What I hope and pray for is a Republican Bernie. Someone who can raise enough money to be a national player from $12 donations by showing empathy for the plight of the preyed upon working and middle class, but isn’t a Progressive Socialist. Show me the guy who says “I believe in the capitalist system. If you do well for your company, you deserve a bonus, but if you bankrupt your company, you don’t get to float away on a golden parachute while your workers lose their healthcare and 401k.”

  9. The wishes you write for the system you want aren’t sorta-populist/sorta-socialist, they are intensely, completely socialist. The wishes lie in the middle of the historical trend line which leads to Mao’s China. They are as much of a movement in the socialist direction as the present political climate allows. Compound growth of this leads to the starvation of millions.

    If you want to improve the system, you need different wishes which say government can’t borrow, issue currency, or own stocks.

  10. Get shareholders to start movements to adopt rules regarding golden parachutes and so on. if the CEO is fired because they tanked the stock price following some SJW bullshit policies then they get to chute, just a kick in the ass in the ass out. it can be done with shareholder revolutions. its just hard.

  11. Karl Marx predicted that economic forces would drive society to a point where all ownership would be concentrated in the hands of vast monopolies and latifundia, and that workers would be reduced from independence and ownership of their livelihoods to a type of serfdom where there is nothing real that their labor could buy.

    In the times and places that this happens, it’s a real problem. I’m not yet convinced that the natural unperturbed dynamics of market shake-out lead to this, but you can see it from here whenever we hit a spot of malaise.

    The problem is that Karl Marx’s “solution” to this problem is to ensure that no one gets to own anything, workers especially, even themselves. The only people who own any of the “means of production” (slaves included) are managers of vast government-sanctioned monopolies. The people the commies and socialists hate most bitterly are the independent small businessmen, the “petit-bourgeousie”.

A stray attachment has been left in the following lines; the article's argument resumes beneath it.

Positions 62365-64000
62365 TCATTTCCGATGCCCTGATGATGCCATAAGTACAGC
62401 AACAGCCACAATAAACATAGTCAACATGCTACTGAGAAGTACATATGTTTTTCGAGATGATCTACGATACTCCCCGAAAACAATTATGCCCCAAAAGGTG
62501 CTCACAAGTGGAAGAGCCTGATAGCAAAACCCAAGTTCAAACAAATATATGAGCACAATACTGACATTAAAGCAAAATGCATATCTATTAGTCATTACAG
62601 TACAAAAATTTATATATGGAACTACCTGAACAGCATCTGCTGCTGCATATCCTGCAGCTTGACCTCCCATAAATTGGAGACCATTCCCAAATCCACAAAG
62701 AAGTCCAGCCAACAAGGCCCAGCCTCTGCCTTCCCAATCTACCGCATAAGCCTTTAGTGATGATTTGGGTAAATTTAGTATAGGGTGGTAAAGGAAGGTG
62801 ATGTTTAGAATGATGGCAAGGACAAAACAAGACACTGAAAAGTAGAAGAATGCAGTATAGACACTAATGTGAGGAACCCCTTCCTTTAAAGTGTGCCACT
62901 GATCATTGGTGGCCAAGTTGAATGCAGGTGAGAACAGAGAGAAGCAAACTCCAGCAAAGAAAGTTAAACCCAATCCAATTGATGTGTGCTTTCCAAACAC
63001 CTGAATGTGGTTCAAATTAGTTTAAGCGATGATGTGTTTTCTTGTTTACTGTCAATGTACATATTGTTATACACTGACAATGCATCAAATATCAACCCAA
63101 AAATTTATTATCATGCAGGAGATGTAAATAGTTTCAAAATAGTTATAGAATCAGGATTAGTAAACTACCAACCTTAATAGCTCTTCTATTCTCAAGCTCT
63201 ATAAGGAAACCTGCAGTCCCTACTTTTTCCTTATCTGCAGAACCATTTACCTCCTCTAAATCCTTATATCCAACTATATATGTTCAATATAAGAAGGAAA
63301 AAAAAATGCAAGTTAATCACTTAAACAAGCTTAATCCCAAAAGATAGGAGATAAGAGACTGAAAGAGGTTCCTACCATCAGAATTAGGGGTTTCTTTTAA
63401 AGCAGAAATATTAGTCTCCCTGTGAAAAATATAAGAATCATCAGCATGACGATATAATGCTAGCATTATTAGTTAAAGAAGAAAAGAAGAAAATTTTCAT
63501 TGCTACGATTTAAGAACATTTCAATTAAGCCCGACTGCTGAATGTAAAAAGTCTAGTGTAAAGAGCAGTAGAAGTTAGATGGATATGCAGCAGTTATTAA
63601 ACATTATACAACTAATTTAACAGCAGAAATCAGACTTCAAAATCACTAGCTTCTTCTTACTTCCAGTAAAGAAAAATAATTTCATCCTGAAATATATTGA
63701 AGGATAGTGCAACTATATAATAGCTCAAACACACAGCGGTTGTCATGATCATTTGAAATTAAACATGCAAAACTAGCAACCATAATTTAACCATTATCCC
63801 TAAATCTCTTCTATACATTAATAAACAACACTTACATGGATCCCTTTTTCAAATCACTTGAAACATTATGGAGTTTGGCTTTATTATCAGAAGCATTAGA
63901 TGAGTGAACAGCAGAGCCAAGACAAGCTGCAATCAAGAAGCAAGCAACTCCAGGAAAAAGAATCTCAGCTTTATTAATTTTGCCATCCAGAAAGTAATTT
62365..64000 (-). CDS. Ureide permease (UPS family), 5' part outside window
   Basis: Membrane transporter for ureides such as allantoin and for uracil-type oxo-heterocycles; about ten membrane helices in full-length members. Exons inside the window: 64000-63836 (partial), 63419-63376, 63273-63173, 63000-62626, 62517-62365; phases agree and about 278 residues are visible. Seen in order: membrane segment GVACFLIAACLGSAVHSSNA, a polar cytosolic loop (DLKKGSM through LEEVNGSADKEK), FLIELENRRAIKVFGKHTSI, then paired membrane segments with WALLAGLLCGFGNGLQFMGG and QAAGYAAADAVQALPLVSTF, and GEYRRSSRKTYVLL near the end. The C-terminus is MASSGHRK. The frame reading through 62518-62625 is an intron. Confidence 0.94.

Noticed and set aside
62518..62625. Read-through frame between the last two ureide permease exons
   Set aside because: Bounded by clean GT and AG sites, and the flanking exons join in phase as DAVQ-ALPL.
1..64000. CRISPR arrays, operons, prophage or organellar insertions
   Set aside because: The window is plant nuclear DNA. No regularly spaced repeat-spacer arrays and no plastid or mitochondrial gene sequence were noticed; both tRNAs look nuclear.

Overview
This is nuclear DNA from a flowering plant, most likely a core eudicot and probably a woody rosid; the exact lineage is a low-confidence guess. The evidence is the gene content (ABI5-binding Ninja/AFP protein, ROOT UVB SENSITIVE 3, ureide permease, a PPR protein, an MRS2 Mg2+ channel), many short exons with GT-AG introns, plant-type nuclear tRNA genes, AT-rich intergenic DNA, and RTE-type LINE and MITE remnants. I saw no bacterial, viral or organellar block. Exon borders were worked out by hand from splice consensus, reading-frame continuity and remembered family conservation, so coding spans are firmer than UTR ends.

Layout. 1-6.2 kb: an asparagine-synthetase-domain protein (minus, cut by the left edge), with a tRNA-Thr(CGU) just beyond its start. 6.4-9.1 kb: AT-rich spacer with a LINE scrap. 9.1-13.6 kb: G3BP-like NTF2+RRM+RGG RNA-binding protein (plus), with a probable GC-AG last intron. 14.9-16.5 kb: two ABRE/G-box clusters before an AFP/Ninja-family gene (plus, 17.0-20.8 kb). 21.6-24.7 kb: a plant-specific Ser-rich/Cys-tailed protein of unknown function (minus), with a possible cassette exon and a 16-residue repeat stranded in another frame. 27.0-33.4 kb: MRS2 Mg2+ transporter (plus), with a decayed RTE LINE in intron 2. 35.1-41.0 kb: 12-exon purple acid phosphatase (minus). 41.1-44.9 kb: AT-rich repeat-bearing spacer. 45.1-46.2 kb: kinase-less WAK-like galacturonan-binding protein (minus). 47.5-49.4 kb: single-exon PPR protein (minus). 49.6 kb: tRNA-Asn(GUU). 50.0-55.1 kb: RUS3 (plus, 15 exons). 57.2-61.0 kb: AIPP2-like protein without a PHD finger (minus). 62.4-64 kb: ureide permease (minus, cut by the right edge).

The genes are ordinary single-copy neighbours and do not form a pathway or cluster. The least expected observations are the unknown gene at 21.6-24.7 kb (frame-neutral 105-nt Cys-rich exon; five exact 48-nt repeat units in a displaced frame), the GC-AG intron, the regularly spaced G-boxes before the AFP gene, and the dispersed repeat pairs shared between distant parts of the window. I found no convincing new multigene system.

A future where there is a broad distribution of ownership is my desired future. The only place that could possibly happen is in a country with strong respect for and protection for small-scale property rights, non-predatory contracts, and free association. Capitalism isn’t a sufficient condition for this, but it is a necessary one.

  12. The aircraft industry has some very strict quality regulations that if you knowingly and intentionally pass something that leads to the death of people it is something like a $1mil fine and 20 years in prison, That should apply to anyone who knew what was going on in this case, CEO included. Too bad it would probably be millions of Boeing dollars that are used to defend him if it ever came to that.

    Regarding the bailouts of banks, I’ve recently come the conclusion that it is not the best outcome but it is better than letting them fail because ultimately, I think the individual yous and Is would have suffered significantly more once the government can’t refund deposits and the huge amounts of value simply no longer exist. Executives getting bonuses off of that and the employees and/or us getting screwed further from that is totally unacceptable.

    Also our money is backed by debt, which is not nothing, but is certainly not something in a tangible sense. There are advantages to this for sure but it a big pyramid scheme to me at the end of the day IMO.

    I think Sanders winning makes sense simply from the point of view that he was supposed to be the actual nomination in 2016 but was torpedoed in favor of Clinton. I do agree though that most of his appeal is to the little guy who has been squeezed one too many times, I think there are a lot of people with legitimate grievances like that that like him. I think the other half is people who just want hand outs or who want handouts because are tired of getting shit on and just want a break and sometime of their own on easy street and don’t care what it does to anyone else. Or they are people who don’t know how to take advantage of the system and bend it to their benefit.

    I think to your point, republicans can do some, and that is meeting in the middle with democrats to stop predatory practices. However, they’ll never get credit for anything positive or any compromising they do, so just disabuse yourself of any of those notions.